So, basically, for the cost of the things were needing done, this covered the deposit for the new car. The "increase" in mpg on the combined cycle was "meant" to be 7 mpg between models, taking me to roughly 45-47 mpg, where I wanted to be, and would pay for half the increase in monthly payments, with the amount of miles I do every month. The other half would just be justified to be driving a brand new car, with the spec I wanted. Fair enough.

This isn't my point though.

When I got the car, and ran it, the fuel consumption was considerably worse. In fact, over the 3.5 months and around 4k miles, I only averaged around 35 mpg. So actually around 10 mpg less than I had anticipated. And around 18 mpg less than the official figures for combined cycle. I obviously wasn't expecting the official figures, but did expect an increase.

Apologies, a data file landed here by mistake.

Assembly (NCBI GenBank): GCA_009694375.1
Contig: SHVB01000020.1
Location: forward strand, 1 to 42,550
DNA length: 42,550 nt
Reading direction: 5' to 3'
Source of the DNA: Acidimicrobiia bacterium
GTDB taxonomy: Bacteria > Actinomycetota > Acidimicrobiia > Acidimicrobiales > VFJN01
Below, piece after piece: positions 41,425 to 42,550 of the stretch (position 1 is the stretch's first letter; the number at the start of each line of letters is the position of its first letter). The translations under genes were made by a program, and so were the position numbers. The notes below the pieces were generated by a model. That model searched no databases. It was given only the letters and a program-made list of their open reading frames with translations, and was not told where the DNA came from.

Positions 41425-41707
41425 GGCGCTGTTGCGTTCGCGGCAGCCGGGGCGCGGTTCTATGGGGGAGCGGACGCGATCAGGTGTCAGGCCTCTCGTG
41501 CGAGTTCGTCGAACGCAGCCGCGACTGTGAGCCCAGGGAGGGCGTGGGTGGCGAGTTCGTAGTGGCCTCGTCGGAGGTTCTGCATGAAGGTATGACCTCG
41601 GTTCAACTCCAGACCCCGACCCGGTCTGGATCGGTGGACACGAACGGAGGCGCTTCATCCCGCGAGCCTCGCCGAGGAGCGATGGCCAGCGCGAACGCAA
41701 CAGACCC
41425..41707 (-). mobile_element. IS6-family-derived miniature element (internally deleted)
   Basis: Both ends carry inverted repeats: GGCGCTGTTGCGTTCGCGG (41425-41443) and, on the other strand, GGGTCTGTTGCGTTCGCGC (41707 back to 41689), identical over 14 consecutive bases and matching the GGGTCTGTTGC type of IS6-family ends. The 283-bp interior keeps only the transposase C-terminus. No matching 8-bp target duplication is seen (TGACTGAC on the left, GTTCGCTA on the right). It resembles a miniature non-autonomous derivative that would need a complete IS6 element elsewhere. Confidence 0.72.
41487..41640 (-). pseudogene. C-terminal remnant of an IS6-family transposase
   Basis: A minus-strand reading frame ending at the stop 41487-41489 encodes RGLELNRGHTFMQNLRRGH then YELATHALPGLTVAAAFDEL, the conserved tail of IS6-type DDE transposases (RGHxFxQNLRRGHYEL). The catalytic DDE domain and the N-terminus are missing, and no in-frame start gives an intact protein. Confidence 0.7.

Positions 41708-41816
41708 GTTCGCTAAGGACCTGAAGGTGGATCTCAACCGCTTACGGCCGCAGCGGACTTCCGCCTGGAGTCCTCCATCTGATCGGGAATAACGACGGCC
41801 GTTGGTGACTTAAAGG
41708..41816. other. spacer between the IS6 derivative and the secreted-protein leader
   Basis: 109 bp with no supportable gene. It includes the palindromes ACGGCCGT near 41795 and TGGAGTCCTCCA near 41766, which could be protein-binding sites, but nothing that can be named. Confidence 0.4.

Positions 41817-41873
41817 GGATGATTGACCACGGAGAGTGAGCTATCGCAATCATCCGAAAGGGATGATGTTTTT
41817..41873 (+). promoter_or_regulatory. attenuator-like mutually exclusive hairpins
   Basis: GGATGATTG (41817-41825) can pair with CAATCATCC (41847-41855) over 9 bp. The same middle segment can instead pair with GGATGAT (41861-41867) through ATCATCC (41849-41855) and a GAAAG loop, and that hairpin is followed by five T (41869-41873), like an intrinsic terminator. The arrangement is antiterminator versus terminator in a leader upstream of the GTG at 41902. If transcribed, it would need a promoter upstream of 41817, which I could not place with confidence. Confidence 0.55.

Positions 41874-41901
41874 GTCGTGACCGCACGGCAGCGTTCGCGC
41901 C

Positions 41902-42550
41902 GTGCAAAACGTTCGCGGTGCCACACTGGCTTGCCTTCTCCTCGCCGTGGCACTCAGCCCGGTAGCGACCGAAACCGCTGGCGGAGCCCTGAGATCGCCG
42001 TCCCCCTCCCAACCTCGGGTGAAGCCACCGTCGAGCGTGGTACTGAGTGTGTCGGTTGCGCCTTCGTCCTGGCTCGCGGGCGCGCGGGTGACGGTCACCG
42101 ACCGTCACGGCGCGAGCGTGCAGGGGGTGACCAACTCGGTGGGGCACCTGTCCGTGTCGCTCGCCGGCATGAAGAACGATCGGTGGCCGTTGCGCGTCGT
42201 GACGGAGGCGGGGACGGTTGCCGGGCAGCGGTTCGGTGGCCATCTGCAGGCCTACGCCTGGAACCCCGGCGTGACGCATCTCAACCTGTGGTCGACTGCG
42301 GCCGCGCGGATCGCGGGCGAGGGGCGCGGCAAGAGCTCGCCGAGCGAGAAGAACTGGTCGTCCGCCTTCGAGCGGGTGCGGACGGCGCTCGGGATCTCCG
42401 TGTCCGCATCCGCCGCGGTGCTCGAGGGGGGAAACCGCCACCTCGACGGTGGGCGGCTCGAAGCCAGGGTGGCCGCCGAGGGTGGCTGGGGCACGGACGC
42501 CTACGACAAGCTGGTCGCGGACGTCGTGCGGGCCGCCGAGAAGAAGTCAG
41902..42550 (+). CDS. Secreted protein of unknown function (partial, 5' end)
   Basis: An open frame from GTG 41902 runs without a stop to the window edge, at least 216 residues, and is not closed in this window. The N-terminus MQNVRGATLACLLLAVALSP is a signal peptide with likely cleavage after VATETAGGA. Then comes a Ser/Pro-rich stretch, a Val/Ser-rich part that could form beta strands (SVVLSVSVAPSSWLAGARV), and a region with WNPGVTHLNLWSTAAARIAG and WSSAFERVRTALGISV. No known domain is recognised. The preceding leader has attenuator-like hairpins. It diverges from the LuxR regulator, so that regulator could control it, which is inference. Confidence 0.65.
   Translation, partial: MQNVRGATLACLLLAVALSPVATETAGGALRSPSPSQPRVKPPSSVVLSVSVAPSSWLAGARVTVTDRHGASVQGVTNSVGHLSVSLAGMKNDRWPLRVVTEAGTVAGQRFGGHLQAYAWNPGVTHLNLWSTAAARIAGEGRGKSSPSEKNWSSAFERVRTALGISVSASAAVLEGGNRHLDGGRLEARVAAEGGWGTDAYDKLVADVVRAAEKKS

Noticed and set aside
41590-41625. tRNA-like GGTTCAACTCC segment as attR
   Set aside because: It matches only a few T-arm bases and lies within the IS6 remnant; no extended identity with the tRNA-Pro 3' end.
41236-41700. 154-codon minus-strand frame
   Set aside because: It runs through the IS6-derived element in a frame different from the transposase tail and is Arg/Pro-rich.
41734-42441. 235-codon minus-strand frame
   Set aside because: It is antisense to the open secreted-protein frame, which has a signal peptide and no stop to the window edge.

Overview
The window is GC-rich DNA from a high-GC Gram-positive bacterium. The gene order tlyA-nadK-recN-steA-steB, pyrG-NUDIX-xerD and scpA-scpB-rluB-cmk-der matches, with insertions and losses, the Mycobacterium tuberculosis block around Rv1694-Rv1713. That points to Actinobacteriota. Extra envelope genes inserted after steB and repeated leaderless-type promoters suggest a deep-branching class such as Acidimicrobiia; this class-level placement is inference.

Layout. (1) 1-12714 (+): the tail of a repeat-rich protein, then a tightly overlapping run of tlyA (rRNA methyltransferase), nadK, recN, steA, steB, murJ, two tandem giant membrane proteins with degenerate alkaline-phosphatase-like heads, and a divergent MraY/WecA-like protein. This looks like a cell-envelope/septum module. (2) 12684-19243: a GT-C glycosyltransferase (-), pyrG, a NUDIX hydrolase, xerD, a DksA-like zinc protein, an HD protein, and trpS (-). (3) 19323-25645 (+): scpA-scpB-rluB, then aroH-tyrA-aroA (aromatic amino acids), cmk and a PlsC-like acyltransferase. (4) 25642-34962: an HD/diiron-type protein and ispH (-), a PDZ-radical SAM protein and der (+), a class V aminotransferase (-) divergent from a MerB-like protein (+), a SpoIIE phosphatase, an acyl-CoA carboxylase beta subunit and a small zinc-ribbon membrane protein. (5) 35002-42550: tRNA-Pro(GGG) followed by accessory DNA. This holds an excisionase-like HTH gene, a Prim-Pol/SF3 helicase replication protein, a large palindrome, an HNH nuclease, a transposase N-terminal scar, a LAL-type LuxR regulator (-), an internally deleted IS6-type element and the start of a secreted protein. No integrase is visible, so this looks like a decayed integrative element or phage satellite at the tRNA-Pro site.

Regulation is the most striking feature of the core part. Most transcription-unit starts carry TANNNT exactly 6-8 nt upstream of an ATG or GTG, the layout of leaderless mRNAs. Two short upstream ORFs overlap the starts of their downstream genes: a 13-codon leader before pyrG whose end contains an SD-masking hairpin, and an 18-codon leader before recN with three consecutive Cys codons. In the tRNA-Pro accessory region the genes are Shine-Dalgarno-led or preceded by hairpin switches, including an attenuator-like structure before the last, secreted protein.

Anyway, not happy with this, I decided to move it on. I could have went for the 320d, and got figures closer to what I was actually expecting. But, that would have meant loosing (/costing) thousands of pounds to be where I felt I should have already been.

So I chopped it in for my current 335d. So I have a 2 year old car now, instead of brand new. It has 18k instead of 4k on it, and it doesn't get me any better fuel economy than the A4 did.

What it does give me is an extra 100+ BHP for my cost to change though. This makes the bitter pill of loosing 's easier to swallow.
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      07-20-2012, 03:53 AM   #64
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Compare the amount of cash you will lose during your ownership and not the percentage drop.